Managing KVM Deployments with Virt-Manager
KVM is the kernel-based virtual machine, a mainline kernel feature since versuib 2.6.20 for running virtualized guest systems on top of a host system. In less technical terms, this means you can run other operating systems as just another window on your desktop. But, before you can get to the desktop, you need to become familiar with creating and managing virtual machines using the Virtual Machine Manager suite of tools.
Each virtual machine instance, referred to as a VM, has its own virtualized hardware. This includes a chunk of memory and one or more of the available CPUs, network and graphics hardware, virtual disks and a mouse. The Virtual Machine Manager tools, often referred to collectively by the name of the primary GUI application virt-manager, make it possible to bring up the virtual hardware quickly with the virtual CD-ROM device “connected to” an ISO file in order to install an operating system. At work, we run a variety of Linux distributions and a couple Windows versions. Each operating system instance is installed with a base configuration that is common to all copies of that instance. This is known as a base image. From these, we make copies, known as clones, in which specific applications are installed. This result of cloning and custom application configuration is what the cloud computing world refers to as virtual appliances.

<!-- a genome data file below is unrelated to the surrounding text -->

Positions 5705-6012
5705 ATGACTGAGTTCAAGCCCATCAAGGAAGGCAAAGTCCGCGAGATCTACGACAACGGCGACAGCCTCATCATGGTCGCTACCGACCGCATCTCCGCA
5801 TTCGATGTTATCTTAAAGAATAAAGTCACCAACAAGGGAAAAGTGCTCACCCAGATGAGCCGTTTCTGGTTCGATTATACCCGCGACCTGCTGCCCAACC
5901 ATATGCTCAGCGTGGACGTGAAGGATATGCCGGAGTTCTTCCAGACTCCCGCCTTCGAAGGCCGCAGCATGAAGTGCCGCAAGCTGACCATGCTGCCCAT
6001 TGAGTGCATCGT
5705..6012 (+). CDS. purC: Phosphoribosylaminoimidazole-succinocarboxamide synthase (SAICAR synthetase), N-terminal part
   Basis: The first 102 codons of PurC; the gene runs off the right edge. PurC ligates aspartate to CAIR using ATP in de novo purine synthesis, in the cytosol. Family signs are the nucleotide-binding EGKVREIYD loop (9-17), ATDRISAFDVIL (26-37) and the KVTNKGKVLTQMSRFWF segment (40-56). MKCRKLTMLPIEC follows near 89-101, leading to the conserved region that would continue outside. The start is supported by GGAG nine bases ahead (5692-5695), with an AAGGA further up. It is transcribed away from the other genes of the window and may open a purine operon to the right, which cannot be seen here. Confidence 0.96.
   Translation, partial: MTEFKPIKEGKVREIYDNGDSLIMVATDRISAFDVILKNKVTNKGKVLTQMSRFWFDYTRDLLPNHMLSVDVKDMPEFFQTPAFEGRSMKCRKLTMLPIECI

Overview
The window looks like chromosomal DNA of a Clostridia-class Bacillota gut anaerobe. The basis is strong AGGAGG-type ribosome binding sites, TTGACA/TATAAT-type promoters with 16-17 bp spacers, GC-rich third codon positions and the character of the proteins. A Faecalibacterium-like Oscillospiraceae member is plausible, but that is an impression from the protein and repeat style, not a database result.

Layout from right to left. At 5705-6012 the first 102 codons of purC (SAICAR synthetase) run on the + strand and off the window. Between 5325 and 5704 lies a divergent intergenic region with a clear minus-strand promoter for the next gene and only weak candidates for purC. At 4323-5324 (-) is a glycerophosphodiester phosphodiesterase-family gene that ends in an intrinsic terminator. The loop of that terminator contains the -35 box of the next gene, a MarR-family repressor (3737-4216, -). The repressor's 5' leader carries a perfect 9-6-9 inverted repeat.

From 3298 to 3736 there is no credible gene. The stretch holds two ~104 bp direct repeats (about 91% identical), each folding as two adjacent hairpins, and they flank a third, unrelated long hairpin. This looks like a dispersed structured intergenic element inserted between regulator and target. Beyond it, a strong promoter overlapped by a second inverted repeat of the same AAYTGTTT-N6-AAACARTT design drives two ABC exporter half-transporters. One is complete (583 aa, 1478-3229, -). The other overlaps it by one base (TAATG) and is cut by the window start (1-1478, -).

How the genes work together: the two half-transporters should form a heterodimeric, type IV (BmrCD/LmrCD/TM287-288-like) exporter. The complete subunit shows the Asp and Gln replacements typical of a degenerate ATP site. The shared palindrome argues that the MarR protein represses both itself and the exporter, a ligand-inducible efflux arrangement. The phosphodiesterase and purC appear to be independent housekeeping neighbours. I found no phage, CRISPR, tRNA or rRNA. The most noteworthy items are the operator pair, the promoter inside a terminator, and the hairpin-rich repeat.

KVM is one of a number of options for running virtual machines. Xen, VirtualBox and VMware are alternatives with different requirements for setup and use. KVM was chosen for use at my office, because of the simplicity of setup on Fedora systems (the standard Linux development platform at work) and because of the ease of creating and using virtual machines across the internal network. The process discussed here is applicable specifically to using KVM-based virtual machines.
Since KVM is part of the kernel, most modern Linux distributions offer KVM kernels. However, the user-level tools that utilize KVM, such as virt-manager and libvirt, are what most users will be interested in. Check your distribution for availability of ready-to-install packages or grab the source packages from the URLs provided at the end of this article.